July 14, 2022 |
A truck operated by a CVWMA contractor recently caught fire.
The culprit? Lithium-ion batteries someone threw in their household trash. Fortunately, the driver acted quickly, and no one was hurt.
Many batteries are serious fire hazards in waste and recycling streams. When crushed, they can spark or explode, leading to fires inside truck bodies or in recycling facilities.
Never place a battery in residential or drop-off recycling containers.
Metals in batteries can also contaminate soil and water when the batteries are not properly disposed of.
What to do with batteries
Several CVWMA member jurisdictions accept batteries for recycling at local convenience centers. Use the Recycling Wizard to find options in your community.
Never store batteries with the terminals touching or where they can touch metal. To prevent fires, cover the terminals in masking tape or place each battery in its own separate plastic zip-top bag.
Do not remove batteries that are not intended to be replaceable (e.g., from vaping devices, smartphones or tablets).
How to recycle different batteries
- Lithium-ion, Nickel-cadmium and Nickel-metal Hydride batteries are rechargeable and commonly found in cellphones, power tools, cameras, toys, laptops and tablets. Look for electronics recycling opportunities where you can dispose of the entire device along with the battery. A regional e-cycling event is held monthly for all area residents (fees apply). Also look for special take-back containers for rechargeable batteries at home improvement or electronics stores. Always follow instructions on the container.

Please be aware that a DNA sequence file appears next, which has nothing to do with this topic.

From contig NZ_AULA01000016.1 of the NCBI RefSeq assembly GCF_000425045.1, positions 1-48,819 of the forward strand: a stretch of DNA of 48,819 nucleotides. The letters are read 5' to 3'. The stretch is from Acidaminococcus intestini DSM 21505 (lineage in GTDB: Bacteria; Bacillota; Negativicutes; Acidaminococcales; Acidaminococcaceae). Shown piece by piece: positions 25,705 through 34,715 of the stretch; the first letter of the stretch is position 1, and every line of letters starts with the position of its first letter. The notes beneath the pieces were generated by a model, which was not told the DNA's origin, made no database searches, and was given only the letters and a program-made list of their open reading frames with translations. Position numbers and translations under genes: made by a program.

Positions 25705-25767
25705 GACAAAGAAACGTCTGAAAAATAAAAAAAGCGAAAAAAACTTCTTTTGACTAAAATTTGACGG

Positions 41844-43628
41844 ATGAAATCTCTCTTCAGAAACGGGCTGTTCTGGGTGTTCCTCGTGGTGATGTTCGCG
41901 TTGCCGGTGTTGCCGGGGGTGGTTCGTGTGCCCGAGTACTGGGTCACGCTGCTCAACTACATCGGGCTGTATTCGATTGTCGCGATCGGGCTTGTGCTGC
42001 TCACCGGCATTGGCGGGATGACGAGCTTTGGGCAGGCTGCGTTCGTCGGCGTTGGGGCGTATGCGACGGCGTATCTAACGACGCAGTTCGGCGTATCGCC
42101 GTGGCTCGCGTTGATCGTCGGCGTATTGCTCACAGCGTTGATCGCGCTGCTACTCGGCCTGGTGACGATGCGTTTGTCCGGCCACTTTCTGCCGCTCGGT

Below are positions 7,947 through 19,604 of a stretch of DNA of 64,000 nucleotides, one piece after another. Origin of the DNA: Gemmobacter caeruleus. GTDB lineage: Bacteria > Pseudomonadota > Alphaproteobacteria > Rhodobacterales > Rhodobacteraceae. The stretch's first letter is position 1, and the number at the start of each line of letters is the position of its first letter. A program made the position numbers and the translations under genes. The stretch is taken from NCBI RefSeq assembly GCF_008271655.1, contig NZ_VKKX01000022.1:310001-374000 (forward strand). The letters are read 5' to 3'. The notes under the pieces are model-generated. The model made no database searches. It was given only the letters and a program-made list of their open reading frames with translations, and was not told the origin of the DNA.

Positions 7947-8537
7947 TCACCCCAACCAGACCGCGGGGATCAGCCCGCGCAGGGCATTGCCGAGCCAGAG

- Car batteries, also known as lead-acid batteries, can be recycled at most automotive or retail battery stores.
- Alkaline batteries are safe to throw in the trash (wrap the terminals or place individually in plastic bags). They can also be recycled at Batteries Plus or through Call2Recycle or Big Green Box. Fees apply.
- Lithium batteries like button cells found in watches or car keys should be recycled at local convenience centers, battery stores or through the mail services mentioned above. Wrap these batteries in tape or place them individually in plastic zip-top bags.
Remember: Never place batteries in regular residential or drop-off recycling containers!
Here are more resources about batteries and battery recycling:
- When It Comes to Electronics and Batteries Recycling – Only You Can Prevent Fires! (The Recycling Partnership)
- Used Household Batteries (U.S. Environmental Protection Agency)
- Explore the Secret Life of Batteries (Call2Recycle)